By Jeffrey Goldfarb
Monday, December 18, 2006; 7:25 AM
LONDON (Reuters) - VNU (VNU.UL), the world's largest market research firm, plans to cut 4,000 jobs next year, or about 10 percent of its workforce, and has agreed to sell its European business magazines to private equity firm 3i (III.L).
The moves announced on Monday are the first major steps to overhaul VNU, which was bought by a group of six private equity firms earlier this year, under new Chief Executive David Calhoun, who was hired from General Electric Co. (GE.N).
VNU plans to permanently reduce its cost base by 10 percent in 2007 by whittling down layers of management and stripping out real estate and technology costs. Most of the job cuts will come from non-client-facing activities, VNU said, although it did not specify further.
VNU, with headquarters in both the Netherlands and New York, employs about 42,000 people and posted revenue of about 3.5 billion euros ($4.6 billion) in 2005.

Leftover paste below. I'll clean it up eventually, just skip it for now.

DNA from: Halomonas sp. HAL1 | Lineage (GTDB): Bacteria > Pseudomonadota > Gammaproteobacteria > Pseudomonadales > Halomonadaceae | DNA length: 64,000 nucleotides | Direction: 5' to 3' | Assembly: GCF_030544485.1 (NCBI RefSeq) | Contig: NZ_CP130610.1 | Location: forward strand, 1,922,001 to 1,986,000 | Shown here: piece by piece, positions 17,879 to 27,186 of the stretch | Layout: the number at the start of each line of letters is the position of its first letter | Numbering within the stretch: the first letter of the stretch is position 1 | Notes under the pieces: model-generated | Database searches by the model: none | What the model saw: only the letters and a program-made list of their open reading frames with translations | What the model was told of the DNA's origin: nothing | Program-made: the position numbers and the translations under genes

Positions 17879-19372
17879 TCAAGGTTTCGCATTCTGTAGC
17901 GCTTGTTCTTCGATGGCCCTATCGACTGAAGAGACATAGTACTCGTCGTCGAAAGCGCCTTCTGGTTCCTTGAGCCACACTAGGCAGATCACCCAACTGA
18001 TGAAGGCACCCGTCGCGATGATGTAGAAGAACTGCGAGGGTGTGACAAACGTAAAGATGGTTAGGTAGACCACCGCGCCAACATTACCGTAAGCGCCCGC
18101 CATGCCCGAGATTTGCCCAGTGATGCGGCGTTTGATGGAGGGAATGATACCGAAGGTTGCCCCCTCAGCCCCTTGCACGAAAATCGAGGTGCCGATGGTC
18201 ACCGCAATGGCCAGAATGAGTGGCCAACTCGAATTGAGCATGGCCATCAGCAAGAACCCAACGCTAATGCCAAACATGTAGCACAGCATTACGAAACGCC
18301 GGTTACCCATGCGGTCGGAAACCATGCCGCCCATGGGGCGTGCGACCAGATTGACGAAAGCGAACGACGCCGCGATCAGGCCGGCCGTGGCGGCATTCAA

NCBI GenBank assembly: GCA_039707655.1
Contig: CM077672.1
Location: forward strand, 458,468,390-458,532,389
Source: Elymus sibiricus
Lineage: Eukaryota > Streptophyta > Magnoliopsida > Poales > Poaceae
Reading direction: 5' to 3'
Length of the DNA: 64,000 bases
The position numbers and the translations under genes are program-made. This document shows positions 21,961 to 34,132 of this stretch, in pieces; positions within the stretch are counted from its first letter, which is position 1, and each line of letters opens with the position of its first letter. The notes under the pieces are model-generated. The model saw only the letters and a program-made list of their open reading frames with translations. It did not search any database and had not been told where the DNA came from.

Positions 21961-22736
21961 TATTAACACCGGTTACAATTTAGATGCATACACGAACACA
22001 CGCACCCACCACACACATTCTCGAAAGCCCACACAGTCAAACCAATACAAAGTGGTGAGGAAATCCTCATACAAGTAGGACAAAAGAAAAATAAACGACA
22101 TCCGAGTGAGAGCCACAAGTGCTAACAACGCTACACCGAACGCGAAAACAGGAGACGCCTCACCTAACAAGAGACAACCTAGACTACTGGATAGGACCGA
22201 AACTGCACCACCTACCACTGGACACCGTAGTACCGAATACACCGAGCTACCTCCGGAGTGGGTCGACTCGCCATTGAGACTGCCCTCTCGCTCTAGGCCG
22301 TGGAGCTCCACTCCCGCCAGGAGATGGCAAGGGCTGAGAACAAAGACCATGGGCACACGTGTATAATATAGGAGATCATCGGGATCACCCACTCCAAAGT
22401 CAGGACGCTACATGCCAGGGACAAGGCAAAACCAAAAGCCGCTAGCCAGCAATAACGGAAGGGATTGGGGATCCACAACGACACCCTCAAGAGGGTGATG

"This strategy -- and supporting structure -- give us the flexibility and speed we need to respond to evolving market imperatives and access more of the resources we need to continue investing aggressively for the future," Calhoun said.
Susan Whiting, a 28-year VNU veteran who was CEO of the Nielsen TV ratings business, will become executive vice president of VNU and work across the entire company to develop new products.
Meanwhile, VNU is selling its European business magazines, collectively know as Business Media Europe (BME), to 3i for an undisclosed price. One person familiar with deal, who requested anonymity, put the figure at about 320 million euros.
Sources familiar with the plans had told Reuters in August that a sale of the unit was under consideration.
Among the titles in the portfolio are Britain's IT Week and Accountancy Age and the Dutch Intermediair job listings guide.
The sale includes BME's operations in Britain, the Netherlands, Spain, Italy, Germany and Belgium. The proposed sale of the unit's French operations is still under discussion.
The private equity firms that bought VNU, including Carlyle Group (CYL.UL) and Kohlberg Kravis Roberts & Co. (KKR.UL), pledged to keep it substantially together as an integrated company for 18 months.
In addition to its well-known TV ratings business, VNU also gathers and sells consumer tracking information and publishes specialty magazines such as Billboard and Hollywood Reporter.
(Additional reporting by Megan Davies in New York)